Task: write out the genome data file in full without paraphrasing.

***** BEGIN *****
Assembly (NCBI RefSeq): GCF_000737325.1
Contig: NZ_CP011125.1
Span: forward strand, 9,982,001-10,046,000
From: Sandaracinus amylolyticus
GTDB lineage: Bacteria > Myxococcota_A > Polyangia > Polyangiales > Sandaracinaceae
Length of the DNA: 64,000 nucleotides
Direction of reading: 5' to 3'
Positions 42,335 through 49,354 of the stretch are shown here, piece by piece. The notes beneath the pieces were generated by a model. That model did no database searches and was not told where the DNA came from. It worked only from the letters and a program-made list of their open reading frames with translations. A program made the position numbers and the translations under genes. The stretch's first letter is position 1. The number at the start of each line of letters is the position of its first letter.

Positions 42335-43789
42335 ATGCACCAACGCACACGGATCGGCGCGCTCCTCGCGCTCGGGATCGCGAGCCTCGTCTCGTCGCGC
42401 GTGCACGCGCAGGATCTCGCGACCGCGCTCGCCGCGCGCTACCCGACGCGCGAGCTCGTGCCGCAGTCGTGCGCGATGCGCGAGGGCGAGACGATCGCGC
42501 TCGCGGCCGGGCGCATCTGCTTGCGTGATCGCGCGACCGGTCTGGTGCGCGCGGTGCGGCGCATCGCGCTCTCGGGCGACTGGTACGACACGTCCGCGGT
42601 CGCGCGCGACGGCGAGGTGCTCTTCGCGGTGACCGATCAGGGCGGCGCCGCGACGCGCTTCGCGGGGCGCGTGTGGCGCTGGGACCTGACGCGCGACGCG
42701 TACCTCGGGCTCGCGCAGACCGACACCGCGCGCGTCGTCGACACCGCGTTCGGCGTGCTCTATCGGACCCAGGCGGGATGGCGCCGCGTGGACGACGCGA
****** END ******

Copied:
Assembly (NCBI RefSeq): GCF_000737325.1
Contig: NZ_CP011125.1
Span: forward strand, 9,982,001-10,046,000
From: Sandaracinus amylolyticus
GTDB lineage: Bacteria > Myxococcota_A > Polyangia > Polyangiales > Sandaracinaceae
Length of the DNA: 64,000 nucleotides
Direction of reading: 5' to 3'
Positions 42,335 through 49,354 of the stretch are shown here, piece by piece. The notes beneath the pieces were generated by a model. That model did no database searches and was not told where the DNA came from. It worked only from the letters and a program-made list of their open reading frames with translations. A program made the position numbers and the translations under genes. The stretch's first letter is position 1. The number at the start of each line of letters is the position of its first letter.

Positions 42335-43789
42335 ATGCACCAACGCACACGGATCGGCGCGCTCCTCGCGCTCGGGATCGCGAGCCTCGTCTCGTCGCGC
42401 GTGCACGCGCAGGATCTCGCGACCGCGCTCGCCGCGCGCTACCCGACGCGCGAGCTCGTGCCGCAGTCGTGCGCGATGCGCGAGGGCGAGACGATCGCGC
42501 TCGCGGCCGGGCGCATCTGCTTGCGTGATCGCGCGACCGGTCTGGTGCGCGCGGTGCGGCGCATCGCGCTCTCGGGCGACTGGTACGACACGTCCGCGGT
42601 CGCGCGCGACGGCGAGGTGCTCTTCGCGGTGACCGATCAGGGCGGCGCCGCGACGCGCTTCGCGGGGCGCGTGTGGCGCTGGGACCTGACGCGCGACGCG
42701 TACCTCGGGCTCGCGCAGACCGACACCGCGCGCGTCGTCGACACCGCGTTCGGCGTGCTCTATCGGACCCAGGCGGGATGGCGCCGCGTGGACGACGCGA